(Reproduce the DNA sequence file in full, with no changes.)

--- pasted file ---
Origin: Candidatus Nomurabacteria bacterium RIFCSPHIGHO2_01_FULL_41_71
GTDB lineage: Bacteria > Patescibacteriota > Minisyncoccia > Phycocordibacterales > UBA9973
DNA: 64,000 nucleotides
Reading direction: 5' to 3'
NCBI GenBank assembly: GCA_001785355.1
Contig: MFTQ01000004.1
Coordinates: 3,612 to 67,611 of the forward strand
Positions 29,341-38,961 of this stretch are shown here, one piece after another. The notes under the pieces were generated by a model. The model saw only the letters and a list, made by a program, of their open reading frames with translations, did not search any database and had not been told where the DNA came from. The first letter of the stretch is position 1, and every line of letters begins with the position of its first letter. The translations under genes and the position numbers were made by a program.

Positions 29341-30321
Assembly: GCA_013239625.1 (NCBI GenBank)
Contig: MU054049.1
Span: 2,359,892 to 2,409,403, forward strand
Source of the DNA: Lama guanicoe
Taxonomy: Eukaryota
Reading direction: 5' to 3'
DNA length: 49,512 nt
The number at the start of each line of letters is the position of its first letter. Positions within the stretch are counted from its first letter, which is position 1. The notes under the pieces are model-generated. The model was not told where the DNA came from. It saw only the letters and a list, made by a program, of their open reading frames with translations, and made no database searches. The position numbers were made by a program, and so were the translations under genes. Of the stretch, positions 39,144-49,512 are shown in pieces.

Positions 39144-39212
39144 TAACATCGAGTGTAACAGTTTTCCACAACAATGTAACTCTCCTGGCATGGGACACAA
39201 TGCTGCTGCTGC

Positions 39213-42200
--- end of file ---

Origin: Candidatus Nomurabacteria bacterium RIFCSPHIGHO2_01_FULL_41_71
GTDB lineage: Bacteria > Patescibacteriota > Minisyncoccia > Phycocordibacterales > UBA9973
DNA: 64,000 nucleotides
Reading direction: 5' to 3'
NCBI GenBank assembly: GCA_001785355.1
Contig: MFTQ01000004.1
Coordinates: 3,612 to 67,611 of the forward strand
Positions 29,341-38,961 of this stretch are shown here, one piece after another. The notes under the pieces were generated by a model. The model saw only the letters and a list, made by a program, of their open reading frames with translations, did not search any database and had not been told where the DNA came from. The first letter of the stretch is position 1, and every line of letters begins with the position of its first letter. The translations under genes and the position numbers were made by a program.

Positions 29341-30321
Assembly: GCA_013239625.1 (NCBI GenBank)
Contig: MU054049.1
Span: 2,359,892 to 2,409,403, forward strand
Source of the DNA: Lama guanicoe
Taxonomy: Eukaryota
Reading direction: 5' to 3'
DNA length: 49,512 nt
The number at the start of each line of letters is the position of its first letter. Positions within the stretch are counted from its first letter, which is position 1. The notes under the pieces are model-generated. The model was not told where the DNA came from. It saw only the letters and a list, made by a program, of their open reading frames with translations, and made no database searches. The position numbers were made by a program, and so were the translations under genes. Of the stretch, positions 39,144-49,512 are shown in pieces.

Positions 39144-39212
39144 TAACATCGAGTGTAACAGTTTTCCACAACAATGTAACTCTCCTGGCATGGGACACAA
39201 TGCTGCTGCTGC

Positions 39213-42200